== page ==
Caster Semenya has lost case against athletics’ governing body, IAAF, meaning it will be allowed to restrict testosterone levels in female runners.
The Court of Arbitration for Sport issued its ruling on Wednesday.
The IAAF wants female athletes with differences in sexual development to take testosterone blockers.
That ruling means officials can implement new rules on testosterone levels.
But Caster said it had “serious concerns as to the future practical application” of the new rules.
Caster Semenya, 28, had said the regulations were “unfair” and that she wanted to “run naturally, the way I was born”.
Now the Olympic, world and Commonwealth champion at 800m – and other athletes with differences of sexual development (DSD) – must either take medication in order to compete in track events from 400m to the mile, or change to another distance.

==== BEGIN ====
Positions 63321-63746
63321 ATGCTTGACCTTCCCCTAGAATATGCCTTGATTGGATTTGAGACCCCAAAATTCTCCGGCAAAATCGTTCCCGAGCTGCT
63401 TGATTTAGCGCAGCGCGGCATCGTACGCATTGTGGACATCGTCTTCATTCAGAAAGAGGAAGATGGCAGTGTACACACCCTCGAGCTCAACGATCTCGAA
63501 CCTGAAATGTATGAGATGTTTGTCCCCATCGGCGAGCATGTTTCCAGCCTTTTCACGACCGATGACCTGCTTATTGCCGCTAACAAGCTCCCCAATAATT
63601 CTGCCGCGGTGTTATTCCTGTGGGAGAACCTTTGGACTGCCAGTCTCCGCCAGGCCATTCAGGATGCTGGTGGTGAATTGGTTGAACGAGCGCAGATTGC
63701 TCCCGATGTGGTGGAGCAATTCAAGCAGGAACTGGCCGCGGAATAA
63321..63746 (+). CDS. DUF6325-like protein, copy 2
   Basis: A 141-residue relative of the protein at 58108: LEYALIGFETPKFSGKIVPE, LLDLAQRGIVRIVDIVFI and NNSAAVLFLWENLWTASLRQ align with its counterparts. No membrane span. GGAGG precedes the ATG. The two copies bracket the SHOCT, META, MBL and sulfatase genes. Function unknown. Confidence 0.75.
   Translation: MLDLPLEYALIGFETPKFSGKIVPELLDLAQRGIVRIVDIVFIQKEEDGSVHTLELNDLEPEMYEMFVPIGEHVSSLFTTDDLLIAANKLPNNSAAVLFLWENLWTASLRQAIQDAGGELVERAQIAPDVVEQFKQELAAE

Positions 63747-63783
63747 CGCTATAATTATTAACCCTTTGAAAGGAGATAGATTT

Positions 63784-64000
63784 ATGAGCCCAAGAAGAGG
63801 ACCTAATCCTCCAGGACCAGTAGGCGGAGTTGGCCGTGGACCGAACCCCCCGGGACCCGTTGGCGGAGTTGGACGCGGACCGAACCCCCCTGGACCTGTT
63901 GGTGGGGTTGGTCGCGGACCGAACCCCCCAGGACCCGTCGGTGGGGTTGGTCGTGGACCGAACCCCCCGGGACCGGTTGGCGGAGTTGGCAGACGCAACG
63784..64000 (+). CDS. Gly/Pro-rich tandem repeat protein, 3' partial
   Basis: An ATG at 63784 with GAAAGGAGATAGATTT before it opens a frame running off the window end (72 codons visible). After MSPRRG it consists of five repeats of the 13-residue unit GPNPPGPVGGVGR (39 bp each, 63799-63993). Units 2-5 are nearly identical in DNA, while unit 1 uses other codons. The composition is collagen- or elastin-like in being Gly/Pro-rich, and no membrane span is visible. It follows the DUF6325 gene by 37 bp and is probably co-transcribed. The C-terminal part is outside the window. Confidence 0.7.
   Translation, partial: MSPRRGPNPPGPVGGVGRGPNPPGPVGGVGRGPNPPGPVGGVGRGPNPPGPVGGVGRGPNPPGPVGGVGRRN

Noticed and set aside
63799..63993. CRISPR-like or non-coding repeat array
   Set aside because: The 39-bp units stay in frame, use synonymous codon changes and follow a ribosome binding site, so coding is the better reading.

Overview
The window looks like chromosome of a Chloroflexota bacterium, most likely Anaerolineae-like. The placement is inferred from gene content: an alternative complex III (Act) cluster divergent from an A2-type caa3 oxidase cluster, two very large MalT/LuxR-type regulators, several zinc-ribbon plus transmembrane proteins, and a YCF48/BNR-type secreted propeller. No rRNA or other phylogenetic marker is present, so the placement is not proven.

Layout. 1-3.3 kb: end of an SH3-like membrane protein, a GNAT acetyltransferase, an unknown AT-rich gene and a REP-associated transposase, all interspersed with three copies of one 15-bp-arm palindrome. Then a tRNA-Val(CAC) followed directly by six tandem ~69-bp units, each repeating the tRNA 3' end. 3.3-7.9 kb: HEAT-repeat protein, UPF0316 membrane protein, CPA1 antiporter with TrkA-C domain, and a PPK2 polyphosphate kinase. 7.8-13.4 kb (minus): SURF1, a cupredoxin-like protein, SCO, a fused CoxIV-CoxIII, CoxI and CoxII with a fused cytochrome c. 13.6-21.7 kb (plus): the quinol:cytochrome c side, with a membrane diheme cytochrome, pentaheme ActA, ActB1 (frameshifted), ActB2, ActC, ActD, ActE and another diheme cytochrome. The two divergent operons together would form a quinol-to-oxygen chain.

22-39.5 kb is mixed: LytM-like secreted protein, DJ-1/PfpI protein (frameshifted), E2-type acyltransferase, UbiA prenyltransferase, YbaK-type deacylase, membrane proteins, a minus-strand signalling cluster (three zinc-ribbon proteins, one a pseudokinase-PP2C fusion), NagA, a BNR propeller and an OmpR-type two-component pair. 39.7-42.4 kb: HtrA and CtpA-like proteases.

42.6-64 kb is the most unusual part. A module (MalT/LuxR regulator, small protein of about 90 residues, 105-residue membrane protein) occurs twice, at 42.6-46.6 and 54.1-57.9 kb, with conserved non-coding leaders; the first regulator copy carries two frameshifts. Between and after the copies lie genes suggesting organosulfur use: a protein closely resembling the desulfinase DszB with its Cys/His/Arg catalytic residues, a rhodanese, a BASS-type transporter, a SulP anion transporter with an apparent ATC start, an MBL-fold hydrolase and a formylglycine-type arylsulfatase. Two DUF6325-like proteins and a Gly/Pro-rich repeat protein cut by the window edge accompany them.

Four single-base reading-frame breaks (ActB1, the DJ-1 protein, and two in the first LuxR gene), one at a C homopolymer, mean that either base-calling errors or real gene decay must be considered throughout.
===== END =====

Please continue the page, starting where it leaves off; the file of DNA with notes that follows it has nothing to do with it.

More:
Cas found that the rules for athletes with DSD were discriminatory – but that the discrimination was “necessary, reasonable and proportionate” to protect “the integrity of female athletics”.
However, Cas set out serious concerns about the application of the rules, including:
Worries that athletes might unintentionally break the strict testosterone levels set by the IAAF;
Questions about the advantage higher testosterone gives athletes over 1500m and the mile;
The practicalities for athletes of complying with the new rules.
Cas has asked the IAAF to consider delaying the application of the rules to the 1500m and one mile events until more evidence is available, BBC Sports reports.
Semenya would still be eligible to compete at the Diamond League meet in Doha on Friday.